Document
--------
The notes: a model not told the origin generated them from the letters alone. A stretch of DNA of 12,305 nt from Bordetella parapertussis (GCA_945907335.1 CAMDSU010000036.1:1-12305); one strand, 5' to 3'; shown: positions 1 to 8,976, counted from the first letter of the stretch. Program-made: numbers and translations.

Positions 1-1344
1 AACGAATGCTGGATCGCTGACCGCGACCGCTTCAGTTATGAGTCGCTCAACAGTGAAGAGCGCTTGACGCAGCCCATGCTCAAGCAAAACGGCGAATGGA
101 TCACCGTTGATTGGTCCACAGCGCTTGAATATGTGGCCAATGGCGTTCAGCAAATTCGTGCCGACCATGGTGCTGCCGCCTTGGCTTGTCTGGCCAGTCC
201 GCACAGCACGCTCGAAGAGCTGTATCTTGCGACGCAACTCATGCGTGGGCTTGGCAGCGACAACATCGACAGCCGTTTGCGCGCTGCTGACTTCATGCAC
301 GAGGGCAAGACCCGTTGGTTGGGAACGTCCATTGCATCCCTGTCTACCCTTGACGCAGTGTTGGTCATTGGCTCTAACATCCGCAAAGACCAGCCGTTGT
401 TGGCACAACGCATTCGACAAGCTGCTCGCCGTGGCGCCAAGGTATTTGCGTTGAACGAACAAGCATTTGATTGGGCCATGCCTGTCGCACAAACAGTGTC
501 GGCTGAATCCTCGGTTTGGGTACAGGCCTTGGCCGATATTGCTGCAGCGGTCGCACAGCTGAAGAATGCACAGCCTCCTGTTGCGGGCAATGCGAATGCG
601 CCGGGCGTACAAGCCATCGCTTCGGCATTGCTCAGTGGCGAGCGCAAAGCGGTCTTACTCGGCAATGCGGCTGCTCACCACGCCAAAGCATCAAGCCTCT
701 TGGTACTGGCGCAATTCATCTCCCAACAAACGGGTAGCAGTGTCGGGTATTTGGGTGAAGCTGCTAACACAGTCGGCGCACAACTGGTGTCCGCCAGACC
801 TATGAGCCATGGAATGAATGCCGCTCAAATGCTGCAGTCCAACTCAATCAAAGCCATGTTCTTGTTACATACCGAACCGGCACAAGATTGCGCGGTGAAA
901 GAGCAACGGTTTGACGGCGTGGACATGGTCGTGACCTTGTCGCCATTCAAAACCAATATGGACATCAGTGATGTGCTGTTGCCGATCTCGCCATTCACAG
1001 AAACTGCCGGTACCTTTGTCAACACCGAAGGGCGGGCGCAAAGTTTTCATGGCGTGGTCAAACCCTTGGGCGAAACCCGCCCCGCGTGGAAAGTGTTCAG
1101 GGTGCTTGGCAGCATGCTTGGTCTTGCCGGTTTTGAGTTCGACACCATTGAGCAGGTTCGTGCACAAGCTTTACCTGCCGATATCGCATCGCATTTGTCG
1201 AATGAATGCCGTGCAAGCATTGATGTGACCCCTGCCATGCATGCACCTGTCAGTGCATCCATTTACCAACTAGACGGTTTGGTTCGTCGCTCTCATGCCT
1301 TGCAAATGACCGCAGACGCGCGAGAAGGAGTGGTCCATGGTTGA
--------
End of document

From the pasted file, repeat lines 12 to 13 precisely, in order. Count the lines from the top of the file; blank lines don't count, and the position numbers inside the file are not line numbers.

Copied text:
901 GAGCAACGGTTTGACGGCGTGGACATGGTCGTGACCTTGTCGCCATTCAAAACCAATATGGACATCAGTGATGTGCTGTTGCCGATCTCGCCATTCACAG
1001 AAACTGCCGGTACCTTTGTCAACACCGAAGGGCGGGCGCAAAGTTTTCATGGCGTGGTCAAACCCTTGGGCGAAACCCGCCCCGCGTGGAAAGTGTTCAG